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Following injuries and death, FDA labels Getinge's cardiac balloon pump recall as Class I event

por John R. Fischer, Senior Reporter | February 07, 2023
Business Affairs Cardiology
Getinge's Cardiosave Hybrid intra-aortic balloon pump (Photo courtesy of Getinge)
The FDA has weighed in on the recent recall of Getinge’s Cardiosave Hybrid and Rescue intra-aortic balloon pumps (IABP), labeling it as a Class I event, the most serious type, following complaints of four serious injuries and one death.

Getinge subsidiary Datascope recalled 4,454 Cardiosave solutions, designed to help the heart pump more blood, in December after receiving 134 complaints about it, including 12 unexpected shutdowns, according to Reuters.

The cause of these shutdowns is a burst, leak or tear in the balloon that allows blood to enter the intra-aortic balloon pump during therapy, along with helium into the blood, causing the patient to experience blood loss.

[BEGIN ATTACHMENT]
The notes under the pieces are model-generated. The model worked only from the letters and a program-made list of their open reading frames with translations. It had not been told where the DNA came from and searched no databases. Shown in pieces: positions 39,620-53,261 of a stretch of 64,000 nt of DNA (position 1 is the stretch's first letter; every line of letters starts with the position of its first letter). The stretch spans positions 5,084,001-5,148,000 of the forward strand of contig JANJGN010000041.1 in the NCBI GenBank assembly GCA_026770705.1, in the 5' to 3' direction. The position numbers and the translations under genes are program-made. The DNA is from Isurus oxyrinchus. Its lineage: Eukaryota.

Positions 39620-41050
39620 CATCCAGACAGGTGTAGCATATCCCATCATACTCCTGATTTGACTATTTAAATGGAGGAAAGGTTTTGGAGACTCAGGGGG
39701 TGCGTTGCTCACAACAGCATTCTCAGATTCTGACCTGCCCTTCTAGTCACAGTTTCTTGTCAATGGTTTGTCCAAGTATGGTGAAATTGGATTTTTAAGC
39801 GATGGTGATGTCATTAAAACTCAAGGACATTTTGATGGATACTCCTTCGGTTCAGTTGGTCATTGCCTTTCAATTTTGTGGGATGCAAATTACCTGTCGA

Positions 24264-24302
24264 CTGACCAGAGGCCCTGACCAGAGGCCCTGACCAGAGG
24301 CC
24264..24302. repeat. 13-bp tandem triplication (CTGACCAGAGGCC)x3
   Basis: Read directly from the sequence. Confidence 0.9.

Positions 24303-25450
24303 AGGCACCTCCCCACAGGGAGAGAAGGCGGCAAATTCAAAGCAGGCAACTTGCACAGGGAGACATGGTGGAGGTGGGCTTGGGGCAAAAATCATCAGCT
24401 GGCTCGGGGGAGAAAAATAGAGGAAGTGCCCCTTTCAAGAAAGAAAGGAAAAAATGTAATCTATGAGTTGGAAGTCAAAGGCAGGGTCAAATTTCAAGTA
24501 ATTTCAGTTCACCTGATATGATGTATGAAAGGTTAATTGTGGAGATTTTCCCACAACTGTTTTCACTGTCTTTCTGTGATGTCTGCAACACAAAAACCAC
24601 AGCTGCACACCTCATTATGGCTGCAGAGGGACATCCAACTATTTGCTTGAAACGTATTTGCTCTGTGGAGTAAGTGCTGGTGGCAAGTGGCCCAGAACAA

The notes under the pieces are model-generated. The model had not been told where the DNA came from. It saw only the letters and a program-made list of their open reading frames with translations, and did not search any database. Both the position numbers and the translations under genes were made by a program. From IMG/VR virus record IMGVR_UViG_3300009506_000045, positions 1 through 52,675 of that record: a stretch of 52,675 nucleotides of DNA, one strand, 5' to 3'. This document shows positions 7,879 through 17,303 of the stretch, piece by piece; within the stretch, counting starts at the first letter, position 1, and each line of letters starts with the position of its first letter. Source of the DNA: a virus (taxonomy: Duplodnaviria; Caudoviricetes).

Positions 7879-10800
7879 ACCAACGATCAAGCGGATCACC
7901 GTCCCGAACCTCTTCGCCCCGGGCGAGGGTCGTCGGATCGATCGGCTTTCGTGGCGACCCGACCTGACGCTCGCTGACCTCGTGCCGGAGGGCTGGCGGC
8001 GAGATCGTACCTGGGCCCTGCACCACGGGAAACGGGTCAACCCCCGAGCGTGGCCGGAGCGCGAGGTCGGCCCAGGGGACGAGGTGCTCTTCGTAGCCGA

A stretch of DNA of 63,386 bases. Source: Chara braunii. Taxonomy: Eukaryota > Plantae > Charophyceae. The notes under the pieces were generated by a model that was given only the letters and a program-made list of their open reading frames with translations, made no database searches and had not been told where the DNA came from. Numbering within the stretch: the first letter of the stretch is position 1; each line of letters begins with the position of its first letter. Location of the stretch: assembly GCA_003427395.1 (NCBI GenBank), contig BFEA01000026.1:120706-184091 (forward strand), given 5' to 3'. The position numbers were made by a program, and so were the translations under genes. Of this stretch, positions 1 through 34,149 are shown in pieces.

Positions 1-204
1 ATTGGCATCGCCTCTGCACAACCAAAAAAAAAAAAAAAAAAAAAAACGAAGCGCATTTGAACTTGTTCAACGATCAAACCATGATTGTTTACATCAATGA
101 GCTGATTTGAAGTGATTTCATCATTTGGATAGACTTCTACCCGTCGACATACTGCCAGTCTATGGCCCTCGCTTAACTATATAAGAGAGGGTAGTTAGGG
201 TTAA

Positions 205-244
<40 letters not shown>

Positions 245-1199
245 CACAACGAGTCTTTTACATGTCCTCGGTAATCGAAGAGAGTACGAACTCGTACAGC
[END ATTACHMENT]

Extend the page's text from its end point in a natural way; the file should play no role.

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As a result, patients are at risk for organ damage and death, particularly if they are critically ill and typically treated with Cardiosave. The release of helium in the blood can also damage organs, including the brain.

"Getinge is in the process of developing further instructions for use and may develop longer-term design improvements when it comes to ease of use and safety," wrote the company in an emailed statement.

The cost of the recall is not material, it says, but mitigating risks requires users to pay close attention to alarms for early identification of faulty balloons to stop blood from entering the device. Users should also periodically check the catheter tubing during therapy and stop pumping if they see blood, according to Healthcare Dive.

Getinge also says users should immediately examine their inventories and remove Cardiosave Hybrid and Rescue IABPs with the defect from patient use.

The FDA previously categorized two Cardiosave recalls as Class I events in the second half of 2021, including one issue related to fluid entering the device and causing the pump to unexpectedly stop working. The issue was linked to one patient death, reported Healthcare Dive.

Prior to the current recall, the agency added Cardiosave devices to its list of product shortages, brought on by raw material shortages.

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